UEFI:NTFS - Boot NTFS partitions from UEFI
C Visual Basic Makefile


UEFI:NTFS - Boot NTFS partitions from UEFI

This generic bootloader (which is primarily intended for use with Rufus but can also be used independently), is meant to allow seamless boot from an EFI bootloader, that resides on an NTFS partition. In other words, UEFI:NTFS is designed to remove the UEFI restriction of being able to natively boot from FAT32 only, and allow NTFS boot without the need for any user intervention.

This can be used, for instance, for booting a Windows NTFS installation media, in UEFI mode, thus allowing support for files that are larger than 4GB (something a native UEFI FAT32 partition cannot support), or allow indiscriminate BIOS+UEFI boot of Windows To Go drives.

The way this works, in conjunction with Rufus, is as follows:

  • Rufus creates 2 partitions on the target USB disk (these can be MBR or GPT partitions). The first one is an NTFS partition occupying almost all the drive, that contains the Windows files (for Windows To Go, or for regular installation), and the second is a very small FAT partition, located at the very end, that contains an NTFS UEFI driver (see http://efi.akeo.ie) as well as the UEFI:NTFS bootloader.
  • When the USB drive boots in UEFI mode, the first NTFS partition gets ignored by the UEFI firmware (unless that firmware already includes an NTFS driver, in which case 2 boot options will be available, that perform the same thing) and the UEFI:NTFS bootloader from the bootable FAT partition is executed.
  • UEFI:NTFS then loads the relevant NTFS UEFI driver, locates the existing NTFS partition on the same media, and executes the /efi/boot/bootia32.efi, /efi/boot/bootx64.efi or /efi/boot/bootarm.efi that resides there. This achieves the exact same outcome as if the UEFI firmware had native support for NTFS and could boot straight from it.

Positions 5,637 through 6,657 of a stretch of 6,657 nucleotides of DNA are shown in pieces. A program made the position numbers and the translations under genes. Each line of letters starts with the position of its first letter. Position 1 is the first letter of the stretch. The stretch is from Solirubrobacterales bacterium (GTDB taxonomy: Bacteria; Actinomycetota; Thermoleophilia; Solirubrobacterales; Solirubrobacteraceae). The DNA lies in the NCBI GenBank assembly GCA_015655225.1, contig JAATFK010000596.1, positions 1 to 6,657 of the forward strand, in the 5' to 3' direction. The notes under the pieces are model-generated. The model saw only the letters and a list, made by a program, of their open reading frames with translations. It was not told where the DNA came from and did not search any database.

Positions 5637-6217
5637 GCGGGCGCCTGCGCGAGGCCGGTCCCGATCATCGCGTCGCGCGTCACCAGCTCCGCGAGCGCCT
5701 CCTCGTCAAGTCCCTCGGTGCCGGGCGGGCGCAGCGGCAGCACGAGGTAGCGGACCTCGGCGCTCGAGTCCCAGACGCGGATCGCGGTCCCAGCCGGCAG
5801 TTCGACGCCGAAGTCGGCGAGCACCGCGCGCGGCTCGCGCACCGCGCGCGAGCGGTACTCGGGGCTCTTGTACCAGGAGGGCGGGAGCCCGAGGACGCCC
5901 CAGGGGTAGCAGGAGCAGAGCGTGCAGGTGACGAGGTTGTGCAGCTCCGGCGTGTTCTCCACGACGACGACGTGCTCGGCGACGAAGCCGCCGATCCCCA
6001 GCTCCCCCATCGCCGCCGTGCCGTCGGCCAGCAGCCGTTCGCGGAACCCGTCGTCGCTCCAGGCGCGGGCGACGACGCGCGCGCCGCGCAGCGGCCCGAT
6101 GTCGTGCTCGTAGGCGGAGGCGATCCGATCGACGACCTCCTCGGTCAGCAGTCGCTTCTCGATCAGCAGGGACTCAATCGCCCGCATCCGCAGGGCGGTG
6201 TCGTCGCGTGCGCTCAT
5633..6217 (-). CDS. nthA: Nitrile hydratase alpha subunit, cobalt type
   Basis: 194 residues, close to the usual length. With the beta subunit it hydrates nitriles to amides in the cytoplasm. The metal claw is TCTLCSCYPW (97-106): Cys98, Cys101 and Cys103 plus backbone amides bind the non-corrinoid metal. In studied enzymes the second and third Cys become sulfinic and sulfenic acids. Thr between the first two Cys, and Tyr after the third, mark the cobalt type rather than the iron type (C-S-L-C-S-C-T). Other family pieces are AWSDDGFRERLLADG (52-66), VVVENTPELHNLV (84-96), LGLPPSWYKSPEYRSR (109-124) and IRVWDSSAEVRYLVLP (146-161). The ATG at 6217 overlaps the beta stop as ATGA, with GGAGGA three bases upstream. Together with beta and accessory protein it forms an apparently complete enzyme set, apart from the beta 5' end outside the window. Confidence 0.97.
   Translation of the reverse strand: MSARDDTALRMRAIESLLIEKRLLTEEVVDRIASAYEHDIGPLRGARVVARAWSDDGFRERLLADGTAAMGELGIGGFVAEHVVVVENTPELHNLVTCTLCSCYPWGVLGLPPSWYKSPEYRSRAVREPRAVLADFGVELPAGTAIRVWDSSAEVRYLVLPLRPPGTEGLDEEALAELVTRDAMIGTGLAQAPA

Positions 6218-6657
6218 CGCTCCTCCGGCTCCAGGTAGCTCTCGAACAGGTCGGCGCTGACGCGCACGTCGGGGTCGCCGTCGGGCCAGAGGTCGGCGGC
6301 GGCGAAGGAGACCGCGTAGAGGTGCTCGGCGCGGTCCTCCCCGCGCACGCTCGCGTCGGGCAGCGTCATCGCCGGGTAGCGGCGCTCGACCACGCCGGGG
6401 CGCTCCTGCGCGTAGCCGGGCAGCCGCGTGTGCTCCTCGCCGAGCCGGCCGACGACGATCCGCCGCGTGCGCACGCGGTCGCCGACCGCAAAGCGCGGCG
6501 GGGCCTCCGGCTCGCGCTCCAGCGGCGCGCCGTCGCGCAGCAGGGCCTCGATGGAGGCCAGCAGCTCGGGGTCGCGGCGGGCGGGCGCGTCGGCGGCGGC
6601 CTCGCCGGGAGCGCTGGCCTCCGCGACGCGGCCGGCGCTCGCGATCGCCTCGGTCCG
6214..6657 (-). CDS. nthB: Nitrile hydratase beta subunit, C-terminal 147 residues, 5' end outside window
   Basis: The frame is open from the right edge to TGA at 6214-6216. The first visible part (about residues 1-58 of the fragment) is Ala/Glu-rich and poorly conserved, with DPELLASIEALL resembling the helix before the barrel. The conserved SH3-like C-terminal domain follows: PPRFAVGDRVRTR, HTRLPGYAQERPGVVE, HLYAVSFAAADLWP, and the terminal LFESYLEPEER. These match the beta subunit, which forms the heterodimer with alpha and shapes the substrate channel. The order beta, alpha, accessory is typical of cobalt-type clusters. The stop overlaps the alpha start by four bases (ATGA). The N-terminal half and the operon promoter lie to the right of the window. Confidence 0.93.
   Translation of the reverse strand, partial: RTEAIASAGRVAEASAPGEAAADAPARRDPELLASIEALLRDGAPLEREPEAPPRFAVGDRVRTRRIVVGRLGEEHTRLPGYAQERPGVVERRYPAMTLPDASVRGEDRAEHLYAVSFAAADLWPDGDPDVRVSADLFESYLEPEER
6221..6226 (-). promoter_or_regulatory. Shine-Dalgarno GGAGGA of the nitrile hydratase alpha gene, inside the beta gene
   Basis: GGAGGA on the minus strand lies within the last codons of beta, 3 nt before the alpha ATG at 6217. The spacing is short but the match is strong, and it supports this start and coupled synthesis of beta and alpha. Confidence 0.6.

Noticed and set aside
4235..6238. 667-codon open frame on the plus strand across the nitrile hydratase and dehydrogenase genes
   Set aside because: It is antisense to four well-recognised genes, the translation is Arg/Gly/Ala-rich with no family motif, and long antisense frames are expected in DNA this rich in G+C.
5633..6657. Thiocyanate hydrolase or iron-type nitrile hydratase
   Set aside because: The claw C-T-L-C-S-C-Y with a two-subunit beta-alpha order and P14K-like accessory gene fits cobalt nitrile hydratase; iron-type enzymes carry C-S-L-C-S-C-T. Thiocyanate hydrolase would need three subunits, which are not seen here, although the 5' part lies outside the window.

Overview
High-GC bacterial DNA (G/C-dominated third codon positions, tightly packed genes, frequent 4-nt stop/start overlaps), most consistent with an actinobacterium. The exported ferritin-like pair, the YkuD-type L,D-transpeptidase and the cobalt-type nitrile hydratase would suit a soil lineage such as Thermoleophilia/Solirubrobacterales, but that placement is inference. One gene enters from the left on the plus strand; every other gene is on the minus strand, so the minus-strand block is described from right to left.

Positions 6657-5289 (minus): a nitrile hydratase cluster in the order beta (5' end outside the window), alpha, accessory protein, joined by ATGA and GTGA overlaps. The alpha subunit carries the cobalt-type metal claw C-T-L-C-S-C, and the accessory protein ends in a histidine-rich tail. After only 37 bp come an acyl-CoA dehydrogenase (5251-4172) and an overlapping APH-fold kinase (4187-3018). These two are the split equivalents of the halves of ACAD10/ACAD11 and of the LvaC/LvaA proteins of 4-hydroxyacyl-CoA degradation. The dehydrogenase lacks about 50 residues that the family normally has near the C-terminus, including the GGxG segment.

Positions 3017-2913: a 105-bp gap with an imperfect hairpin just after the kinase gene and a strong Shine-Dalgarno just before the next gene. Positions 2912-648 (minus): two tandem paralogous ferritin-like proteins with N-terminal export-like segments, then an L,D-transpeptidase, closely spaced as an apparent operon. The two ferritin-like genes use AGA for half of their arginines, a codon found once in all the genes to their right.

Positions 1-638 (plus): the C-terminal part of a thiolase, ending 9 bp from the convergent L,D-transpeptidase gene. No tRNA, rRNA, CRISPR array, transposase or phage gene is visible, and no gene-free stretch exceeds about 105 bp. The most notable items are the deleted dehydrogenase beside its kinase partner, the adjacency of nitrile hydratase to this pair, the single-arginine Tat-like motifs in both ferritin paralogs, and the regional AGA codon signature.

Sub-Module initialization

For convenience, the project relies on the gnu-efi library (but not on the gnu-efi compiler itself), so you need to initialize the git submodules:

git submodule init
git submodule update

Compilation and testing

If using Visual Studio, just press F5 to have the application compiled and launched in the QEMU emulator.

If using gcc, you should be able to simply issue make. If needed you can also issue something like make ARCH=<arch> CROSS_COMPILE=<tuple> where <arch> is one of ia32, x64 or arm and tuple is the one for your cross-compiler (e.g. arm-linux-gnueabihf-).

You can also debug through QEMU by specifying qemu to your make invocation. Be mindful however that this turns the special _DEBUG mode on, and you should run make without invoking qemu to produce proper release binaries.

Download and installation

You can find a ready-to-use FAT partition image, containing the x86 (both 32 and 64 bit) and ARM (32 bit) versions of the UEFI:NTFS loader and driver in the Rufus project, under /res/uefi.

If you create a partition of the same size at the end of your drive and copy uefi-ntfs.img there (in DD mode of course), then you should have everything you need to make the first NTFS partition on that drive UEFI bootable.

Visual Studio and ARM support

To enable ARM compilation in Visual Studio 2015, you must perform the following:

  • Make sure Visual Studio is fully closed.
  • Navigate to C:\Program Files (x86)\MSBuild\Microsoft.Cpp\v4.0\V140\Platforms\ARM and remove the read-only attribute on Platform.Common.props.
  • With a text editor running with Administrative privileges open:
    C:\Program Files (x86)\MSBuild\Microsoft.Cpp\v4.0\V140\Platforms\ARM\Platform.Common.props.
  • Under the <PropertyGroup> section add the following: